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Jason Nardiello

Jason Nardiello’s Answers

1 total

  • Business Trademark question

    Hi! I chose a name for my marketing company, I looked up the trademark name and it is available. But there is a website named and on the terms page it says that any product name is registered as a Trademark from their company, how i...

    Jason’s Answer

    Hello--it seems that you are asking whether you can register the term SOCIAL STAR for use with your marketing company services and you have found a company that uses the same term on a website that appears to offer a social media game. The short answer is you will likely need an IP lawyer to help you determine if the term is available and if it is registrable, should you want to register it as a trademark. "Availablility" and "registrability" are actually two separate questions. Just because the USPTO will register a trademark, does not necessarily mean that it is "available." The reason for this has to do with "common law" trademark rights--rights that a trademark owner acquires in a mark based on his use of the mark in commerce. These rights are not based on registration.

    It is often believed that if a mark does not appear on the USPTO's database of registered or applied-for marks, then the mark is "available" for use. This is not always true and the consequences of being wrong could be disastrous.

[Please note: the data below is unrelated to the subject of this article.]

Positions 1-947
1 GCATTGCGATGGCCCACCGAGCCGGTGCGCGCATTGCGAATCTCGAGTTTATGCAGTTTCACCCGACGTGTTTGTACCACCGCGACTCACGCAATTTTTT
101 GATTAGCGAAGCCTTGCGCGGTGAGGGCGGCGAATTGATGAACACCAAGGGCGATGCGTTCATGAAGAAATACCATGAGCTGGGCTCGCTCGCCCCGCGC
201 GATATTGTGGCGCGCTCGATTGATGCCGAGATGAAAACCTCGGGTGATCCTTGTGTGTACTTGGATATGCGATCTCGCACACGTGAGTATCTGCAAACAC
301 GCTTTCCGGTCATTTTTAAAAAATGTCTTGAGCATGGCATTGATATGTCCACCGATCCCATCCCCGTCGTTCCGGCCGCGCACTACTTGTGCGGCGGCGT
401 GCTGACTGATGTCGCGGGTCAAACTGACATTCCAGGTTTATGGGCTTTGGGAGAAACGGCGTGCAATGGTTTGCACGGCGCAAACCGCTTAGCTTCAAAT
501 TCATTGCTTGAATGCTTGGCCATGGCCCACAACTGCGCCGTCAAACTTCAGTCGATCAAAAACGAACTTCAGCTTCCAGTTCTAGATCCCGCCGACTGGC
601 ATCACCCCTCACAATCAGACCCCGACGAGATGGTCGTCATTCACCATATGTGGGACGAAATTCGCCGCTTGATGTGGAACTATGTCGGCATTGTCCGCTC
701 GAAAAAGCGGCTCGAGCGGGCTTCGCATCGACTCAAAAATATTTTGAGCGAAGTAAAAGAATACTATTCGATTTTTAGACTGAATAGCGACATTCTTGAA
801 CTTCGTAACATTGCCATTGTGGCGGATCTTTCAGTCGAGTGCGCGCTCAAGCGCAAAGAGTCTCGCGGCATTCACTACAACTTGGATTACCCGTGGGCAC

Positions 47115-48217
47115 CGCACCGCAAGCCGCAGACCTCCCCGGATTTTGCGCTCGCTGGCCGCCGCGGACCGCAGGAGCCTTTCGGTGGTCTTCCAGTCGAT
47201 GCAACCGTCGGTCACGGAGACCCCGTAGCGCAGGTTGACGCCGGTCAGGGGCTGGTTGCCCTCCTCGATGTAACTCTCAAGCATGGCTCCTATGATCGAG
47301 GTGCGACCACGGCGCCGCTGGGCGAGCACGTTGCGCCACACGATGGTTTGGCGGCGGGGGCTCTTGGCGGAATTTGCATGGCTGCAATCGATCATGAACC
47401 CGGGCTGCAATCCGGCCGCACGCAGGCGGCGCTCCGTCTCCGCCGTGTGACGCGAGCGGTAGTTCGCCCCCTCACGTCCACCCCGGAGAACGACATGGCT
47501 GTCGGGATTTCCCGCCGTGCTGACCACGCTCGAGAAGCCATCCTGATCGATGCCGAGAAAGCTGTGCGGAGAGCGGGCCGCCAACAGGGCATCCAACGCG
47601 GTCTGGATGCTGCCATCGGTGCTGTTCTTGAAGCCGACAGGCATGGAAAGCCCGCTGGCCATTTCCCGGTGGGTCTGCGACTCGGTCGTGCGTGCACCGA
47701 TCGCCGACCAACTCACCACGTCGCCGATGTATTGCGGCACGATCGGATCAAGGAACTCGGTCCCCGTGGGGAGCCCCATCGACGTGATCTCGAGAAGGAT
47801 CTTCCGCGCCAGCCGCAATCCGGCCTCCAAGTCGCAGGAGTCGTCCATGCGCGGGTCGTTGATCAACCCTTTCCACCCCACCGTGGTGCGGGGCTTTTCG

The reason for this is that trademark rights actually begin on "use of the mark in commerce." So, if another company were to commence using a certain mark as a trademark for goods or services, then they have rights from that point forward--even without a federal or state registration. A trademark owner with only common law rights may still exclude others from trading with its trademark, or those likely to cause confusion with it (under certain conditions) even though it has never formally registered its mark.

    To determine if the mark is available for use (as distinguished from available for registration), an experienced trademark attorney needs to conduct a search of not only the USPTO database (as you may have done) and state trademark databases, but may also conduct a "common law" search to see if anyone is using the term in connection with similar goods or services. This is also sometimes referred to as a "full search." A trademark attorney will sometimes purchase, on behalf of his client, a "trademark search report" from a reputable third party, such as CT Corsearch or Thompson based on set criteria determined by the attorney (disclaimer: I have no affiliation to these companies).

    The trademark attorney will then review the report, which may contain just a few, or sometimes hundreds or more marks that could be potential "problems" because they may either "block" a trademark application (the USPTO will not register your mark) or because someone else already has common law rights in the mark for similar goods or services as your mark.

    In any event, as you can see, there is much more to "trademark availability" than just a cursory check on the USPTO website. I know I didn't answer your question of whether the company you mentioned had a registration, but that really needs to be taken care of in the context of an attorney-client relationship. Good luck!

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